It is impossible to identify all of the dark corners in automation, partially because these areas are defined by the pilot’s current mental model. Pilots need a game plan for when automation doesn’t behave. Instead of trying to figure out why—it is easy to get sucked in—give the automation a time out and take control. Remember: aviate, navigate, automate, communicate (…or something like that).
Let’s do a little thought experiment. How would you drive without wearing a seatbelt? It probably seems dangerous and risky. You would likely drive more cautiously to offset some of the increased risk. While this experiment involved taking away a safety device, the opposite is also true. When safety devices are added, people take more risks offsetting some of the safety gains. Human factor geeks call this risk compensation.
These same geeks realize that safety is always balanced against production. In our case, production is utility. Tech improvements result in increased utility. It is important to realize that these improvements can either result in greater use at the same level of safety or the original utility with an increased level of safety. TAA are sold as having greater utility than traditional airplanes. Questioning whether you would make a trip using an old six pack clarifies how you use technology.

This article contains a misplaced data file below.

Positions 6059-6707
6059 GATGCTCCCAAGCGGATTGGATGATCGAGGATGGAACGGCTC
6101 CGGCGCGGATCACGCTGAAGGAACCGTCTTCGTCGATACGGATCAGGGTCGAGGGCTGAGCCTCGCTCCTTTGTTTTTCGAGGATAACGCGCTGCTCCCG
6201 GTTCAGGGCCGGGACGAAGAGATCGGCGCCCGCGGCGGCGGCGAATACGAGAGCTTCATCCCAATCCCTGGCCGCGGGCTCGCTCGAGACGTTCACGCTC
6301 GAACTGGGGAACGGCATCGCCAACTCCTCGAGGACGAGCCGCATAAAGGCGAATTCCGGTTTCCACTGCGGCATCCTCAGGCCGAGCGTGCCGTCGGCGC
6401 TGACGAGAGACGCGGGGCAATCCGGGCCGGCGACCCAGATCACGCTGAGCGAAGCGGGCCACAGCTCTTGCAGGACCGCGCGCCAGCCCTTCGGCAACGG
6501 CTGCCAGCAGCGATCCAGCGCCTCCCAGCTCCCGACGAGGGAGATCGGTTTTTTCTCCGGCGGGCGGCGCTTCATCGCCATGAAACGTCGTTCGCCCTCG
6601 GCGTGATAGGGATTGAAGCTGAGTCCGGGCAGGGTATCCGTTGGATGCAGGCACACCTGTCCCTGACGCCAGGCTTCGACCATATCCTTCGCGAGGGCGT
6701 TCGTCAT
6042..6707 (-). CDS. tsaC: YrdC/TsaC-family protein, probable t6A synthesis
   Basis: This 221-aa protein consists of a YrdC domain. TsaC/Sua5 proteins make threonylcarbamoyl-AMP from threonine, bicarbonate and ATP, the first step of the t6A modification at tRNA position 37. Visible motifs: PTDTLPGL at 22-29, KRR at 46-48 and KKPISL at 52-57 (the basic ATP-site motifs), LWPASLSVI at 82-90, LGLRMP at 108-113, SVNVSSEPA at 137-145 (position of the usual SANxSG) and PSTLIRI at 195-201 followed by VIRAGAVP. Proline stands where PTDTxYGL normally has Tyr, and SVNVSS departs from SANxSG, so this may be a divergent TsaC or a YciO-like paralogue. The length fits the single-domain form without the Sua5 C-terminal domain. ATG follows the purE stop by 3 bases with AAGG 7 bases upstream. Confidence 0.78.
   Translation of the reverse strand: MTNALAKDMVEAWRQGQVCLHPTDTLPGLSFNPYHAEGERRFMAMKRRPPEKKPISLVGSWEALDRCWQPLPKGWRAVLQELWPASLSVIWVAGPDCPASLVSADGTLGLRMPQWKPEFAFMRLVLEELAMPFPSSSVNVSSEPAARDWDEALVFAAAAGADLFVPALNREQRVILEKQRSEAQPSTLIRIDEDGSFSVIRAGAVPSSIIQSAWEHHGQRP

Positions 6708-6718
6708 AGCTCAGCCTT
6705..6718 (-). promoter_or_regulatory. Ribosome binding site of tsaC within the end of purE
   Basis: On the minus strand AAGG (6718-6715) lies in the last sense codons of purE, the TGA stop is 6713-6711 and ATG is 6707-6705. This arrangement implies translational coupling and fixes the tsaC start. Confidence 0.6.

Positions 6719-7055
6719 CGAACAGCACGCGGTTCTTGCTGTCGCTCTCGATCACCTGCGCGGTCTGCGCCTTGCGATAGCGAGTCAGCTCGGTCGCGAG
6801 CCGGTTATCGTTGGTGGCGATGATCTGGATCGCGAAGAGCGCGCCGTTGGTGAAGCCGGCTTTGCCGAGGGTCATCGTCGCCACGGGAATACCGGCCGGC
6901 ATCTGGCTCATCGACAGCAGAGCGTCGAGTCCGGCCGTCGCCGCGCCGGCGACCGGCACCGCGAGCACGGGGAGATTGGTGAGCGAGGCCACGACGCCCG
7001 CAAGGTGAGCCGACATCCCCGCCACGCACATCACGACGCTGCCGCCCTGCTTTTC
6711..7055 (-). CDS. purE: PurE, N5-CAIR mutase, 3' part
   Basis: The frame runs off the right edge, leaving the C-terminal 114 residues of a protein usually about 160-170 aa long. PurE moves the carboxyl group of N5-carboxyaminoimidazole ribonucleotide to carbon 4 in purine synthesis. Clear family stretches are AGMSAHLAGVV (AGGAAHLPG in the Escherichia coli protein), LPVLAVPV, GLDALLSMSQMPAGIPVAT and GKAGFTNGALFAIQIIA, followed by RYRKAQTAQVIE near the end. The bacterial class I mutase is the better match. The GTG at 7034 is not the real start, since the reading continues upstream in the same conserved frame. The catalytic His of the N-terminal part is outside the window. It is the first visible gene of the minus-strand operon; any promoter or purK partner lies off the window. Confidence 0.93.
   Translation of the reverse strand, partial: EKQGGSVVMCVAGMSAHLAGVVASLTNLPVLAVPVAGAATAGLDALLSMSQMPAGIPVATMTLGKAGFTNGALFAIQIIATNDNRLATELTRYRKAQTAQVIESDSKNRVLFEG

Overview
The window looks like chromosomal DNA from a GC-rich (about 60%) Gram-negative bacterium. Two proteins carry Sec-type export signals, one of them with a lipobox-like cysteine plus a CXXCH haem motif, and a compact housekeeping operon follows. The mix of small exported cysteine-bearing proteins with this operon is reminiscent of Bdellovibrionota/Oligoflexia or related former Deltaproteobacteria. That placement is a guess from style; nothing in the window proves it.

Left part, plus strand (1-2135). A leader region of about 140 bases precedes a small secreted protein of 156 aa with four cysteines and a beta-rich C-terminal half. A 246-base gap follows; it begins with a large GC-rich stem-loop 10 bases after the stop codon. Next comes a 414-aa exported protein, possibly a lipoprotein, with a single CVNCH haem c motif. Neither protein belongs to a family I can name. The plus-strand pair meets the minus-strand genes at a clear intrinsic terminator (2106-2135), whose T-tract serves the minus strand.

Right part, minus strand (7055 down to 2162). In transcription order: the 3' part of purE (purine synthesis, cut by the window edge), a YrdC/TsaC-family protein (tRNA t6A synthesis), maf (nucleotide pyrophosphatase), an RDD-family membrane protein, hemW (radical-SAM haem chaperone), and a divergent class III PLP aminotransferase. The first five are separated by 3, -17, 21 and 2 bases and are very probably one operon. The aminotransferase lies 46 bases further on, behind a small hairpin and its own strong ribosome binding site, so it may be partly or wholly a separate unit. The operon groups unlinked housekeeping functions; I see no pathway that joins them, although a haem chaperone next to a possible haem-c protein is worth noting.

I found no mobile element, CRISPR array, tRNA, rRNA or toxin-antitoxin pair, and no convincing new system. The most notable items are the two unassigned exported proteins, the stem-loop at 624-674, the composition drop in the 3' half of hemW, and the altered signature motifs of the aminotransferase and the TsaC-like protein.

A study by NASA found that GA pilots preferred TAA because the pilots perceived that the TAA reduced the workload and improved situational awareness, which would lead to increased safety. The pitfalls of advanced avionics were acknowledged, but mostly as applying to “the other guy.” Our perceptions are wrong.
Like Pablo Escobar’s girlfriend, TAA are sexy and dangerous. The fatal crash rate of TAA is almost twice that of aircraft with steam gauges, but it doesn’t have to be. Advanced avionics add complexity and require more time to maintain proficiency. Paying attention to inadvertent mode changes, multiple functions for a button, and areas of low feedback can identify areas prone for automation surprise. Plan for automation misbehavior and have a strategy ready so you don’t get sucked into the commotion. Finally, a self-assessment can identify risk compensation.